The mouse looked over its shoulder as if expecting to see someone else standing behind it. When it realized that there was no one there, it turned back to stare up at me. ‘You’re talking to me? No big people ever talk to me!’ (p. 39)
Other talking animals in Dragon’s Breath range from a manta ray in the ocean, to Shelton the crab, to Octavius the octopus, to Shirley the horse, to a giant spider, to Ralf the dragon (and lots of other dragons at the Dragon Olympics).
In Once Upon a Curse, Emma travels into the past with Eadric and Li’l to break the family curse. This book is not very ‘morphic except for Li’l the bat, but there are more transformations of people into birds and bats. No Time for Magic features Li’l, Shelton, and Ralf once again, along with Gwynnie the horse, a butterfly, several cockatrices and various talking sea monsters as Emma finally prepares to marry Eadric but must rescue his brother Bradston from trolls first, while overcoming Eadric’s royal parents’s aversion to magic.
Emma’s story seems to be told, because the latest novel, The Salamander Spell, is a prequel featuring Emma’s Aunt Grassina and her older sister, Emma’s mother Chartreuse, when they were teenage princesses. Everyone expects Chartreuse to become the next Green Witch eventually, but when the family curse strikes their mother and Greater Greensward needs a new Green Witch immediately, Grassina turns out to have the magical talent in their generation just in time to confront an invasion of werewolves. Talking animals do not enter the story until around page 45, and are only incidental characters except for Pippa the snake. Despite knowing how The Salamander Spell is bound to turn out, the story is fun for fans of the previous four novels.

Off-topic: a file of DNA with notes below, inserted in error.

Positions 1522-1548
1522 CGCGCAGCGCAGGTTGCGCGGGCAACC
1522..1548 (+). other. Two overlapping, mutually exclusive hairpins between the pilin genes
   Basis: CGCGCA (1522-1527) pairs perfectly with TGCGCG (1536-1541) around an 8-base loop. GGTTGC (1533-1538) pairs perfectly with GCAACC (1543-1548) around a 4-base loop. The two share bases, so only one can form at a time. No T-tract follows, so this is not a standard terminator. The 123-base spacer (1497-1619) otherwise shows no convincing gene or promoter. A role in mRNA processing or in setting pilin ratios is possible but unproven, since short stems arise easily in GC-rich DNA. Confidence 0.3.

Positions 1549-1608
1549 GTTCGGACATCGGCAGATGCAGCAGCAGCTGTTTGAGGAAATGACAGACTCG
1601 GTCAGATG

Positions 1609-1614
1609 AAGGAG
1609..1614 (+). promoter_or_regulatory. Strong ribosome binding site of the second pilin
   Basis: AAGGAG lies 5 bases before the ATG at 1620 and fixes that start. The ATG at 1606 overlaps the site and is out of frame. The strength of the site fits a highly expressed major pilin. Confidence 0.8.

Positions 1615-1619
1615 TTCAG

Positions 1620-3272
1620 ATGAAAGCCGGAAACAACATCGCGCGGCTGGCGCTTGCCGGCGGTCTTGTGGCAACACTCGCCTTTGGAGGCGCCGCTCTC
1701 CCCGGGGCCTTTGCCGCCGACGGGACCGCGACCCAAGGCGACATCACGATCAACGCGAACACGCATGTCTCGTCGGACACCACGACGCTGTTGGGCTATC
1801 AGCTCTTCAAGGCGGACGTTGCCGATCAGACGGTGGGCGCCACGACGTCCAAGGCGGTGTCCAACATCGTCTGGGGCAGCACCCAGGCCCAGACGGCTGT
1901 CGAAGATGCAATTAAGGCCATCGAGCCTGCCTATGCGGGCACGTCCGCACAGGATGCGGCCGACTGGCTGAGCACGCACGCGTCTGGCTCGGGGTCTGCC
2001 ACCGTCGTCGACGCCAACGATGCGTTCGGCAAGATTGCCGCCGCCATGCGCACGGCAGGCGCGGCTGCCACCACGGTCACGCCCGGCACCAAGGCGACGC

These five novels are light, breezy reading for Young Adults but adult anthropomorphic fans should enjoy them also. Readers can get the first three books together as Tales of the Frog Princess, either as a single thick paperback in the British edition, or as a three paperback boxed set in the U.S. edition.
“The Frog Princess”, by E. D. Baker.
London, Bloomsbury Publishing PLC, September 2002, paperback £4.99 (214 pages).
NYC, Bloomsbury USA Children’s Books, November 2002, hardcover $15.95 (214 pages).
“Dragon's Breath”, by E. D. Baker.
NYC, Bloomsbury USA Children's Books, October 2003, hardcover $15.95 (292 pages).
Bloomsbury Publishing, November 2003, paperback £5.99 (304 pages).
“Once Upon a Curse”, by E. D. Baker.
NYC, Bloomsbury USA Children’s Books, November 2004, hardcover $15.95 (244 pages).
“No Place for Magic; Book Four in the Tales of the Frog Princess”, by E. D. Baker.
NYC, Bloomsbury USA Children’s Books, September 2006, hardcover $15.95 (250 pages).
Bloomsbury Publishing, February 2008, paperback £5.99 (256 pages)
These first four books are also available in $11.89 trade paperback or in $6.95 regular paperback editions.
NYC, Bloomsbury USA Children’s Books, August 2007, hardcover $16.95 (248 pages).
“Tales of the Frog Princess”, by E. D. Baker.
London, Bloomsbury Publishing PLC, November 2007, paperback £7.99 (768 pages).
NYC, Bloomsbury USA Children’s Books, August 2007, v. 1-3 paperback boxed set $20.85.
About the authorFred Patten — read stories — contact (login required)
a retired former librarian from North Hollywood, California, interested in general anthropomorphics
Post new comment